If the data source is a collection, then the property path specifies properties to be found on a collection item object.

When using an ElementName binding to an existing DependencyObject, you can use attached properties as part of the property path. To disambiguate an attached property so that the intermediate dot in the attached property name is not considered a step into a path, put parentheses around the owner-qualified attached property name; for example, (Validation.Errors).

For more information about the string syntax for a property path, property paths in animation feature areas, and constructing a PropertyPath object, see Property Path Syntax.


If you are familiar with WPF data binding, you know that WPF supports property path techniques for retrieving indexed items in a collection and for retrieving attached property values. Silverlight 5 supports these techniques, but with limitations. For more information, see Property Path Syntax.

Binding Properties That Can Be Set with the Binding Markup Extension

The Binding markup extension uses the bindingPropertyName=value syntax because there are multiple read/write properties of a Binding that can be set. The properties can be set in any order and are separated by commas.

The following table lists the binding properties that can be set with the binding markup extension. Several of the property values require object types that do not support a native type conversion, and thus require markup within the Binding markup extension.




Specifies the path to the binding source property. As noted in the preceding "Property Paths" section, you can establish the Path through the string immediately after the initial part of the Binding markup extension (for example, {Binding Employee.FirstName}), or you can also specify the path explicitly just like the other named Binding properties (for example, {Binding Path=Employee.FirstName}).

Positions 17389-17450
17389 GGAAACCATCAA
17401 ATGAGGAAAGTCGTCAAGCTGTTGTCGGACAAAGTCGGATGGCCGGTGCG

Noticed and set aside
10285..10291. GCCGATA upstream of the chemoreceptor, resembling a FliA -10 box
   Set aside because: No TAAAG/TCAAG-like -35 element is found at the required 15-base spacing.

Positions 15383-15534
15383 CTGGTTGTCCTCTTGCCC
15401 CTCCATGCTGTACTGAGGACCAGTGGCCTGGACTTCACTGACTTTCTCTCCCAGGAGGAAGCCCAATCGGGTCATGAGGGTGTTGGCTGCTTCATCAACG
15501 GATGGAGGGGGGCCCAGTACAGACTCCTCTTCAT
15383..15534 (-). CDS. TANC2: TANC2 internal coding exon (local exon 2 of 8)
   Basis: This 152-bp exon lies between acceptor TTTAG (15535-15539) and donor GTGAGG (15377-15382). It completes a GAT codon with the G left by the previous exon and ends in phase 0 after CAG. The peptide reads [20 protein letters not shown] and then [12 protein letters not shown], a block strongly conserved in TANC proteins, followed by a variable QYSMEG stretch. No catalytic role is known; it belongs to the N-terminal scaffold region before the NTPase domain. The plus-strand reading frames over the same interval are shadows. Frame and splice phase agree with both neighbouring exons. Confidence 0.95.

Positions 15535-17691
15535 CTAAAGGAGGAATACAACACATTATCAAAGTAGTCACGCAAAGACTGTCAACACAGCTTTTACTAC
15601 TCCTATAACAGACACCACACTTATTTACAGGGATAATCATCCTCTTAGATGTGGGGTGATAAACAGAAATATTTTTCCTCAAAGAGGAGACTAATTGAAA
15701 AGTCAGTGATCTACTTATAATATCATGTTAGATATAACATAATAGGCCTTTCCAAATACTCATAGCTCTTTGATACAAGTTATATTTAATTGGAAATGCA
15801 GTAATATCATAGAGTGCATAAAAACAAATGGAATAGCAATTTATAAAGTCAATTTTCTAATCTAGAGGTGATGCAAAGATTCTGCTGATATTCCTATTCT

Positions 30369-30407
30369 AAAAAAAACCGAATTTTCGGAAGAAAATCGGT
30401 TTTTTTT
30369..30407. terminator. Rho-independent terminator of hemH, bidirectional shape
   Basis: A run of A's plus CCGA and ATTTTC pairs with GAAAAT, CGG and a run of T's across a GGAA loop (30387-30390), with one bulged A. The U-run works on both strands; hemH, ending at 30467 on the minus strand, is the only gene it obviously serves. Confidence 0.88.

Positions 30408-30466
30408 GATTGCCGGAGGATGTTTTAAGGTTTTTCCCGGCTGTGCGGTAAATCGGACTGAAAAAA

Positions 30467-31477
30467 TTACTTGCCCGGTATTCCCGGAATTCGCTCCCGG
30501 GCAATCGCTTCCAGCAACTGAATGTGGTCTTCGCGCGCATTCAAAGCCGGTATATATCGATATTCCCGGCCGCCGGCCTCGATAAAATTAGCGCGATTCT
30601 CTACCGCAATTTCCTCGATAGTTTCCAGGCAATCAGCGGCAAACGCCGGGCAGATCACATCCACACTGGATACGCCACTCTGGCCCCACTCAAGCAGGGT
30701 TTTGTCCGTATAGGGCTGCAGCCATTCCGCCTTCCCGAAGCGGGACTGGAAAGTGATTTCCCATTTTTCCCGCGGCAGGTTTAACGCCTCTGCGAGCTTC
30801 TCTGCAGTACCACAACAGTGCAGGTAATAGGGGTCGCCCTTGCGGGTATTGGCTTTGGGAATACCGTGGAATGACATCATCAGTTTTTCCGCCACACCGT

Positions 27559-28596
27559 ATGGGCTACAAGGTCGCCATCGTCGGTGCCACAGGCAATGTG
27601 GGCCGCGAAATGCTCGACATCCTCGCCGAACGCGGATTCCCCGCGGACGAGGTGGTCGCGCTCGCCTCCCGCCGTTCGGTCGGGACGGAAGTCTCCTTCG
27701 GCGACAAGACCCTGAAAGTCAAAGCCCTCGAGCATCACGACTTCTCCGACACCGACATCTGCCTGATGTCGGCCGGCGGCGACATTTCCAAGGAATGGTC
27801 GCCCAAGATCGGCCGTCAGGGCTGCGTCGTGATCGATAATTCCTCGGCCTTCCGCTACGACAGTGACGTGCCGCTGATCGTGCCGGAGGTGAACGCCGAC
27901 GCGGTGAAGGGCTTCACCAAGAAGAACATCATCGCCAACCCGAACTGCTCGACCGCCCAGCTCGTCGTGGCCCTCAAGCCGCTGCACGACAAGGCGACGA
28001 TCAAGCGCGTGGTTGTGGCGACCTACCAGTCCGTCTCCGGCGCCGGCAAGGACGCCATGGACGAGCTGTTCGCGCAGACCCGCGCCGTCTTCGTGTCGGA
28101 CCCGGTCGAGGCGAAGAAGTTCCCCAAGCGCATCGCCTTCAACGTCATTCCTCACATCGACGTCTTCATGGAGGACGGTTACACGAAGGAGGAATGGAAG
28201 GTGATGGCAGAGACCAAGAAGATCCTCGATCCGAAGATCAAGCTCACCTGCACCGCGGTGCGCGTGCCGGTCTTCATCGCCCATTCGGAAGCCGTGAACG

Specifies whether the binding ignores any ICollectionView settings on the data source.


Specifies the converter object that is called by the binding engine. The converter can be set in XAML, but only if you are referring to a converter that is defined in such a way that it can be instantiated and placed in a ResourceDictionary in XAML. The XAML reference then requires a StaticResource reference to that object in the resource dictionary.


Specifies the culture to be used by the converter. The culture converter can be set as a standards-based identifier. For more information, see the ConverterCulture property.


Specifies the converter parameter that can be used in converter logic. Most converters use simple logic that can accept a string ConverterParameter value. You can write a converter that uses non-strings and then pass objects to ConverterParameter in XAML. However, this is an uncommon scenario, and requires the use of the property element syntax instead of the binding markup extension.


Specifies a data source by referencing another element that has a Name property or x:Name Attribute (the ElementName attribute value specifies that name). The named element must exist in the same XAML namescope as does the object where the binding is applied.


Specifies a value to display when the source path cannot be resolved.


Specifies the binding mode, as one of the following strings: OneTime, OneWay, or TwoWay.